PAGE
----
Amanda Pagliarino, Coordinator, AICCM Environmental Guidelines Project, Head of Conservation and Registration, Queensland Gallery of Modern Art AT THE INTERSECTION – Sustainability, Climate Change and Collection Care
Dr Louise Floyd, Associate Professor of Law, James Cook University, and Barrister, Supreme Court of Queensland The Law and Museums – dusting off the cobwebs and discussing emerging legal issues that may affect the museum sector
AT THE INTERSECTION – Sustainability, Climate Change and Collection Care
Amanda Pagliarino, Coordinator, AICCM Environmental Guidelines Project, Head of Conservation and Registration, Queensland Gallery of Modern Art
Over recent years Conservators and Collection Managers working in the Museum & Gallery sector have seen significant changes in the way in which cultural heritage collections are managed. New national collection care guidelines have been published – Environmental Guidelines for Australian Cultural Heritage Collections (Australian Institute for the Conservation of Cultural Material, 2019), and past guidelines have been revived – Guidelines for Environmental Control in Cultural Institutions (Heritage Collections Council, 2002). The recent adoption by the Council of Australian Art Museum Directors of the Bizot Green Protocol for loans (International Group of Organizers of Major Exhibitions, 2015) has precipitated a collaborative review of the way in which national and state galleries exchange cultural heritage objects, focusing on a more sustainable, open and pragmatic approach to access. Collection conservation and preservation activities are being examined through a ‘green’ lens and new protocols for the use of consumables and materials, and for waste disposal and recycling are being embedded in collection care practices.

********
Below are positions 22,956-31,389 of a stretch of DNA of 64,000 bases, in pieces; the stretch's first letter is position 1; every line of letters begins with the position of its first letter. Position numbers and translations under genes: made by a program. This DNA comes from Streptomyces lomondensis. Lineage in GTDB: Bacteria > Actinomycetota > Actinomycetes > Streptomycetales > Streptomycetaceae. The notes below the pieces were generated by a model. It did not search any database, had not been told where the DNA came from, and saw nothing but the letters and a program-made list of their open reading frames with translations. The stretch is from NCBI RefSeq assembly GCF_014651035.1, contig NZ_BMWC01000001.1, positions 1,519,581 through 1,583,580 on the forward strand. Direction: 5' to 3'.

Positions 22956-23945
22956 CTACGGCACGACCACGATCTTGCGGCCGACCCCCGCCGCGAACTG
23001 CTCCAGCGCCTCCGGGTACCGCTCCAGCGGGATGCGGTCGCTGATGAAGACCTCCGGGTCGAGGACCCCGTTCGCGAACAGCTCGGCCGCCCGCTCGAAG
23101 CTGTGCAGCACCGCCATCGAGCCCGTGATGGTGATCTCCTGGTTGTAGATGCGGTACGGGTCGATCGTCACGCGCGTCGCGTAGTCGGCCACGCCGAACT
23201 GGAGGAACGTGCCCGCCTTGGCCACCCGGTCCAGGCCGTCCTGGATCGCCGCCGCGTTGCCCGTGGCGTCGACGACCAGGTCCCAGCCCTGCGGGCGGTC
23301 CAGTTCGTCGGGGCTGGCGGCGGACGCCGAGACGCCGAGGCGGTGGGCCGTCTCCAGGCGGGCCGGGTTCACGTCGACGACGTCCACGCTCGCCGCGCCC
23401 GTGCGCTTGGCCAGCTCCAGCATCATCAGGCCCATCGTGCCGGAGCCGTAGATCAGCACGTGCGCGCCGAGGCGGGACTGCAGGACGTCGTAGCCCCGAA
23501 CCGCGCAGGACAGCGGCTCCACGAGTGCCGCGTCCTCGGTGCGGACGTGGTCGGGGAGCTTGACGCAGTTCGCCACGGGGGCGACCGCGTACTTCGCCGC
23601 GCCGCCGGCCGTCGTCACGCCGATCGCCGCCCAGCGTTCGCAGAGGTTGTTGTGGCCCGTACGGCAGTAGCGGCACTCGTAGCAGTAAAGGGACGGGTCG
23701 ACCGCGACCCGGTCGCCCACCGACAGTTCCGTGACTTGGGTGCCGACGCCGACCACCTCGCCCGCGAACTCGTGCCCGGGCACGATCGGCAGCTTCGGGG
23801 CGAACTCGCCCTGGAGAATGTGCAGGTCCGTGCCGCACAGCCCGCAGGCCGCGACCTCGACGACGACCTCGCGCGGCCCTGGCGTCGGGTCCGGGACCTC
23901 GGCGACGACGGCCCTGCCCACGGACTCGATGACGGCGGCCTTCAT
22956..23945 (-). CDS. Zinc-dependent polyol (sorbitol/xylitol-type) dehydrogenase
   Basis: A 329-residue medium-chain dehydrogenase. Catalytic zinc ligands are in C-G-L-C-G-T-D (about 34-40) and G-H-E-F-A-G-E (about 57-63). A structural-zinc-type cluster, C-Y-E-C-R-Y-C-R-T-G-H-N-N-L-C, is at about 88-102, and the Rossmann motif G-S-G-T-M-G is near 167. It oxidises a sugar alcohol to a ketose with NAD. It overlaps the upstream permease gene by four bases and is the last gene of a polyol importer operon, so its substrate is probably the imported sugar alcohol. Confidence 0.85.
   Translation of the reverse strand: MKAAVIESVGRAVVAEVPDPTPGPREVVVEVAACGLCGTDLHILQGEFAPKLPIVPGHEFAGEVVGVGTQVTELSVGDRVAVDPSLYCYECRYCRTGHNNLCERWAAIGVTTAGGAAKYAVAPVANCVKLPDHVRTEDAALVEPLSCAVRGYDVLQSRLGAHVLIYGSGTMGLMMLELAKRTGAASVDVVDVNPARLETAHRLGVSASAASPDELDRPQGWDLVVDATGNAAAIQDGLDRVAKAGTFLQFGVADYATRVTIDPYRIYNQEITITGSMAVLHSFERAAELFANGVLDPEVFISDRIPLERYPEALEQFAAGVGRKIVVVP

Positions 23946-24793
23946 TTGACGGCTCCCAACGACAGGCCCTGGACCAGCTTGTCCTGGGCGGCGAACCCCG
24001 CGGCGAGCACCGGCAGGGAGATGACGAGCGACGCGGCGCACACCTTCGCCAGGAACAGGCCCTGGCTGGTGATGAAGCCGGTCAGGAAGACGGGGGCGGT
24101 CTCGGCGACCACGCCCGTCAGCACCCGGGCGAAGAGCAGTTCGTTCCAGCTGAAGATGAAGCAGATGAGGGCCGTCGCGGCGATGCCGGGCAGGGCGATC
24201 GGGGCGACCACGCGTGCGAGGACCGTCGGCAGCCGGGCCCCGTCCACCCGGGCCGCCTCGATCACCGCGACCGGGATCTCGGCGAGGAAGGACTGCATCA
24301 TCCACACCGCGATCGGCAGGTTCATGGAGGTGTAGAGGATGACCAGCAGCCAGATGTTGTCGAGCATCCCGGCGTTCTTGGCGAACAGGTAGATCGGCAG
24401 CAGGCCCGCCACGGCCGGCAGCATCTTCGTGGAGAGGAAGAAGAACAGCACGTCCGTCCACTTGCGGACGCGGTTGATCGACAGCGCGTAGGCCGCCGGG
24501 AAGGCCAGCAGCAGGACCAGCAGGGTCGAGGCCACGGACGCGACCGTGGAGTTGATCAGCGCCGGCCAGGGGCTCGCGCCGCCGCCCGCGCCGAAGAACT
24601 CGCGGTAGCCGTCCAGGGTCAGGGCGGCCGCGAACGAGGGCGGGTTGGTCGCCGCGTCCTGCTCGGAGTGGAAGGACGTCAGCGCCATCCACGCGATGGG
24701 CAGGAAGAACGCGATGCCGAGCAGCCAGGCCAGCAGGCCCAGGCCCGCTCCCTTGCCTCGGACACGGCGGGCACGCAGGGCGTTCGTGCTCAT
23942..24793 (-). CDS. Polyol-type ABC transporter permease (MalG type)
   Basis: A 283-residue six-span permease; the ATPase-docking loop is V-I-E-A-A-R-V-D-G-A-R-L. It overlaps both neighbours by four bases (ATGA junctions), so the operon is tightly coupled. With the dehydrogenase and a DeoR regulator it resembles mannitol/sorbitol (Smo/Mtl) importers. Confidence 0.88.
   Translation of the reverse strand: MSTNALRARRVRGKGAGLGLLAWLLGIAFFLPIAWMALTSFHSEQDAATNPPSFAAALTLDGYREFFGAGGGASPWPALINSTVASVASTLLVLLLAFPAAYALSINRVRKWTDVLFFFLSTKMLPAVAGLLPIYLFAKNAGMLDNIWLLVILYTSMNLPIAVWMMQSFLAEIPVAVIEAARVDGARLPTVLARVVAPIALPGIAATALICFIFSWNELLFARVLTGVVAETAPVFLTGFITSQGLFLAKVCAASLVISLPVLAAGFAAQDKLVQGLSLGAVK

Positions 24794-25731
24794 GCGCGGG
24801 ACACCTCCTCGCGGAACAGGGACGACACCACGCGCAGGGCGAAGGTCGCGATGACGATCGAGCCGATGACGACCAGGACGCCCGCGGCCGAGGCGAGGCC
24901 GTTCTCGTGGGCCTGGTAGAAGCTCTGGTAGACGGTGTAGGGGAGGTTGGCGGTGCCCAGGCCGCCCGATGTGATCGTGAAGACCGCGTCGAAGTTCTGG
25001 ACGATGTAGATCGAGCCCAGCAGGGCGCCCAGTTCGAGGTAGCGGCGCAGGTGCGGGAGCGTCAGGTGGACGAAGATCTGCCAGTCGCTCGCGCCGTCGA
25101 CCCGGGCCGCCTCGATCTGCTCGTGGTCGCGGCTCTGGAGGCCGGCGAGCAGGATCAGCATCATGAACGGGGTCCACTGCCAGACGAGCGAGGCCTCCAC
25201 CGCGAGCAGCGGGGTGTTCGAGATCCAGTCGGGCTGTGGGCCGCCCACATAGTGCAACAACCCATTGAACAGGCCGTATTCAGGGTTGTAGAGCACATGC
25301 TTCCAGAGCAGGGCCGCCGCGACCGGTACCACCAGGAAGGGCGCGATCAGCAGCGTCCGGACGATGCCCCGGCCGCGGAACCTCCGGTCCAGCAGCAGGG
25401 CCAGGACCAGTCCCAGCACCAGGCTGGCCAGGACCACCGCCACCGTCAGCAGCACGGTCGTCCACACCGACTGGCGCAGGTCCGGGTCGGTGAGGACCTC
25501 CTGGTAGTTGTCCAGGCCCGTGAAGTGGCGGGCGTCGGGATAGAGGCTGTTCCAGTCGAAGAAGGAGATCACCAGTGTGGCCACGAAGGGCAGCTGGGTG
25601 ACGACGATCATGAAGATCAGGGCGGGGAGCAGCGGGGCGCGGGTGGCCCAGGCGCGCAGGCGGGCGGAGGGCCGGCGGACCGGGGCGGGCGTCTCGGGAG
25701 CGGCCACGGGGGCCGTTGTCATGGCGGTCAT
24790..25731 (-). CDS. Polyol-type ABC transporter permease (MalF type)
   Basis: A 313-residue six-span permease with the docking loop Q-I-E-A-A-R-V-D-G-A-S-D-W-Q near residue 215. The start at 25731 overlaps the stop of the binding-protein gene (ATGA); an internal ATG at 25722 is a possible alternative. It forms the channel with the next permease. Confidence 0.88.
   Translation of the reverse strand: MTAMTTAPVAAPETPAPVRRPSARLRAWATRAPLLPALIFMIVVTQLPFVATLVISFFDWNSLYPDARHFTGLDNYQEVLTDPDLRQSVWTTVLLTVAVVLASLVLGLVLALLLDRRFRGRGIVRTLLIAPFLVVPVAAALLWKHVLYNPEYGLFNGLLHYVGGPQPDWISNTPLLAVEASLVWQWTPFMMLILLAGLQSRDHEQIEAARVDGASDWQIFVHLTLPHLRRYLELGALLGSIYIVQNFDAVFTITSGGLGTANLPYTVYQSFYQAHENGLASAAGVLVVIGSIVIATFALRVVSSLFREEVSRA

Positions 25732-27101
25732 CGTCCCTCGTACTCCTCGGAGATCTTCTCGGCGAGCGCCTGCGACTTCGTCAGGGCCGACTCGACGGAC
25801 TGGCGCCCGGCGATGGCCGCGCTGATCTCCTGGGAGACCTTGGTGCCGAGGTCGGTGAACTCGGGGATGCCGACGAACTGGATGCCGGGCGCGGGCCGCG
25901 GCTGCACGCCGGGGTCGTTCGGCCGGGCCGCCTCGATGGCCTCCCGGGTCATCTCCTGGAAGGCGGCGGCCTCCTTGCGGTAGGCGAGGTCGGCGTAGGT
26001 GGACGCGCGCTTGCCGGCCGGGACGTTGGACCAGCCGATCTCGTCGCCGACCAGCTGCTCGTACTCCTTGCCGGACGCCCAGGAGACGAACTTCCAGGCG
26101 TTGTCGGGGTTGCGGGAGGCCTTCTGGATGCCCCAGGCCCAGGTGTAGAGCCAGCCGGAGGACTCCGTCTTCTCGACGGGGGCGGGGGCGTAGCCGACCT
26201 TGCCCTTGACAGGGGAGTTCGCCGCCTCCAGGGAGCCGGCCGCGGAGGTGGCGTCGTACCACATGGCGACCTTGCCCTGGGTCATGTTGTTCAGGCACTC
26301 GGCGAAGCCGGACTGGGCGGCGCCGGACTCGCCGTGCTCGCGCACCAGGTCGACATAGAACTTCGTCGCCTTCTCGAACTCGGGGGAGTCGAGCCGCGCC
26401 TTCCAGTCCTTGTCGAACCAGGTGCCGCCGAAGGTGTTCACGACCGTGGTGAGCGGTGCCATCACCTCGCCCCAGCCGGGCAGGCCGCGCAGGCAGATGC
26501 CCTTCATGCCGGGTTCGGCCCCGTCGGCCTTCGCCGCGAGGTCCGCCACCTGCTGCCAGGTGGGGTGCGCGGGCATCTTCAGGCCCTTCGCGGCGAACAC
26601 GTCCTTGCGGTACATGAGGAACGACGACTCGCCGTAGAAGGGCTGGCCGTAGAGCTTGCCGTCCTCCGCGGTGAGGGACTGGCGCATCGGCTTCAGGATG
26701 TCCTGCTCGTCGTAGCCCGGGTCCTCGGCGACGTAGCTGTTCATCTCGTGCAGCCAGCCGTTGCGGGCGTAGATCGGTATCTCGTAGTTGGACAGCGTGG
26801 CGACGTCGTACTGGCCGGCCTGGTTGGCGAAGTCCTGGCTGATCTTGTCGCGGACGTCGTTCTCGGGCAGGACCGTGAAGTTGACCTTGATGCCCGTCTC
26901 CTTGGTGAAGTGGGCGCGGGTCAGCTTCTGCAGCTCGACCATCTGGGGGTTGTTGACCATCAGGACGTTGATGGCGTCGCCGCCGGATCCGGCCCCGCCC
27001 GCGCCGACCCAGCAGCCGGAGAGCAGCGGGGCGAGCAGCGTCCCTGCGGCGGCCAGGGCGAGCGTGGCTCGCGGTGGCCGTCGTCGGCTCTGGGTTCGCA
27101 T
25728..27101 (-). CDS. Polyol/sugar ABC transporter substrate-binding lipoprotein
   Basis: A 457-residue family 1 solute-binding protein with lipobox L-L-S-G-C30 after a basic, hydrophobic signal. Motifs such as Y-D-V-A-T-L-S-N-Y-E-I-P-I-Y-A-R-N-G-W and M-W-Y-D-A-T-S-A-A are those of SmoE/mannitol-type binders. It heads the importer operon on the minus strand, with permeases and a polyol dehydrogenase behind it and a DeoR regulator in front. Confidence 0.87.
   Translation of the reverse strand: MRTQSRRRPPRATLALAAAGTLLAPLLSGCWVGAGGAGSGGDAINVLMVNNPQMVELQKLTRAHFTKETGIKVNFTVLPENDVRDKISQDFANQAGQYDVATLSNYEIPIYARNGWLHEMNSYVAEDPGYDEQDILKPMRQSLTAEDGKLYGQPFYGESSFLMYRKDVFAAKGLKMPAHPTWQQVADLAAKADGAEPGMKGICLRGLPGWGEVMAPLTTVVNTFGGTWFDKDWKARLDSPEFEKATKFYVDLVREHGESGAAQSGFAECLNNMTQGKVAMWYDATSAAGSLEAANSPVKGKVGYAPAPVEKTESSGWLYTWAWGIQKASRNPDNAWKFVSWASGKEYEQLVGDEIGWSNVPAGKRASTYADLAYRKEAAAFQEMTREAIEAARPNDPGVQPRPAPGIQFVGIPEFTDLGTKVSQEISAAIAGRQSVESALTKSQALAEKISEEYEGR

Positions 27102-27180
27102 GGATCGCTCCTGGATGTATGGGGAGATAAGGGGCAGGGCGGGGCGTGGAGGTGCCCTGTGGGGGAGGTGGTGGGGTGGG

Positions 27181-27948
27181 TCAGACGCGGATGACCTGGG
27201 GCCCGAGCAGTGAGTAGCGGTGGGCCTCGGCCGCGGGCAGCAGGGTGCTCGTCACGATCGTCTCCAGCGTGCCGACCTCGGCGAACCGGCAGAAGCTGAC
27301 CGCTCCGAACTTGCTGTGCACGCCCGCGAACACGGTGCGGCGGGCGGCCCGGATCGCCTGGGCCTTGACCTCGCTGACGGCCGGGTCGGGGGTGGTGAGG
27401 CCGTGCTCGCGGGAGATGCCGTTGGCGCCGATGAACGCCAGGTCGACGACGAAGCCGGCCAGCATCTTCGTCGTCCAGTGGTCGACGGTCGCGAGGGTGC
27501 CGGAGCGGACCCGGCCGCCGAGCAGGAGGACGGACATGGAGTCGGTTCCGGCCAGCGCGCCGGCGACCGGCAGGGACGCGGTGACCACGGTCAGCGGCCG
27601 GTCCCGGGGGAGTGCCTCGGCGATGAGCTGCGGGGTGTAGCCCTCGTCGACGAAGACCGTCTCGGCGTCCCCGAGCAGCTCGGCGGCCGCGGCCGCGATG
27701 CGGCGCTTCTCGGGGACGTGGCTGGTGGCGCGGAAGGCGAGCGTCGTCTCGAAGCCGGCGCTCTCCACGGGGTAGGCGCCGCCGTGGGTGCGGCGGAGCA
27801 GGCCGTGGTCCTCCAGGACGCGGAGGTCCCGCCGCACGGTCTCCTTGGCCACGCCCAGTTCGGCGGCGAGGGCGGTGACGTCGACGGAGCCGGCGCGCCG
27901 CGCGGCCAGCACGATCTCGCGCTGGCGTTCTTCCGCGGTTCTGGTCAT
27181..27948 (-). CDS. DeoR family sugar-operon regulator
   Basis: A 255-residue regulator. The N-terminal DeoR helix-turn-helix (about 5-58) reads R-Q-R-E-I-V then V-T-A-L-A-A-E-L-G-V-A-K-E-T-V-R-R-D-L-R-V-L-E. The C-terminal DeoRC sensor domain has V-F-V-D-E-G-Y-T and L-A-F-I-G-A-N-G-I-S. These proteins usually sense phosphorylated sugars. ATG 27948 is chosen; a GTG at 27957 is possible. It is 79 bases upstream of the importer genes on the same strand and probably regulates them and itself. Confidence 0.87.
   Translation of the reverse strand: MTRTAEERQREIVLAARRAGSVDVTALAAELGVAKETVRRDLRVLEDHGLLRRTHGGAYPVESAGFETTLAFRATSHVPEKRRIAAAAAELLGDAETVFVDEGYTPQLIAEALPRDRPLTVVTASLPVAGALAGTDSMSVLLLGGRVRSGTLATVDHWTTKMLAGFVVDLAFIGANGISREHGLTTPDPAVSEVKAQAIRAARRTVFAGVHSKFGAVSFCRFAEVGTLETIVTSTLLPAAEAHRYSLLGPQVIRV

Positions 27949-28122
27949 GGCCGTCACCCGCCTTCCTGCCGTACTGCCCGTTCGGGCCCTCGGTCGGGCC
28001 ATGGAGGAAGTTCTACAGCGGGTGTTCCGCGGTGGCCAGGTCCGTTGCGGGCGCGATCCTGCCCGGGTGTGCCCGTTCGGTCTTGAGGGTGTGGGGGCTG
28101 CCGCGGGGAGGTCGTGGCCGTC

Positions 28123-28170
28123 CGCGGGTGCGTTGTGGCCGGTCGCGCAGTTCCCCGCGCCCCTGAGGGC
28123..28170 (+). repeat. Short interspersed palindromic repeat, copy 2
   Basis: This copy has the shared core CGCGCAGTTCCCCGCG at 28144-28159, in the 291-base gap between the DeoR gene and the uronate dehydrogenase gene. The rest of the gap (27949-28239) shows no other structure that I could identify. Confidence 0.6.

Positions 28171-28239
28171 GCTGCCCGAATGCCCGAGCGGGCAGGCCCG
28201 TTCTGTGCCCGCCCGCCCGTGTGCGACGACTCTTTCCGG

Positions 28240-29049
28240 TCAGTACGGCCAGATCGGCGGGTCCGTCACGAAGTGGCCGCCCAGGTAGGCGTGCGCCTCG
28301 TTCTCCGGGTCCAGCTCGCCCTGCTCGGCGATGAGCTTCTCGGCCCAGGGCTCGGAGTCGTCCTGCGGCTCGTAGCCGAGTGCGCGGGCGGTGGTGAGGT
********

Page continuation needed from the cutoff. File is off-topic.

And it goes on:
In our work as museum and gallery practitioners we frequently hear the words sustainability, carbon footprint, energy efficiency, and green targets. In the context of our changing work practices and a changing climate we need to understand what impact these issues have on the sector and what actions we can take to adopt new ways of working that will make a positive change.
The Law and Museums – dusting off the cobwebs and discussing emerging legal issues that may affect the museum sector
Dr Louise Floyd, Associate Professor of Law, James Cook University, and Barrister, Supreme Court of Queensland
While their main mission is to preserve and showcase important aspects of our lives and history, museums engage workers and generally people recognise them as an important part of our society. Consequently, there are a number of legal issues which are relevant to them. In this one hour presentation, Dr Louise Floyd canvasses some of the key emerging legal issues affecting museums, such as:
- Volunteer workers and responsibilities of managers.
- Legal problems arising from internet use – if a museum establishes a website, all sorts of opportunities may open up, but what can be said of freedom of expression and possible problems such as cyberbullying and defamation?
Covid 19 – what lessons have we learned from and what laws are relevant as a result of the restrictions invoked from that terrible disease?
Mining Heritage: Queensland’s Diverse History
Dr Ruth Kerr, OAM, Historian and Adjunct Professor in History, University of Queensland
In historical terms mining is considered a romantic and secretive industry. The industry has been a major contributor to the Australian economy since the discovery of coal at the mouth of the Hunter River in 1791 and gold at Bathurst in 1851. There is a rich mining heritage in Queensland. However few places of mining heritage significance are promoted and open to the public. Instead many mining machinery relics have been transported into regional historical museums and displayed. This presentation seeks to assess and explain why this is so.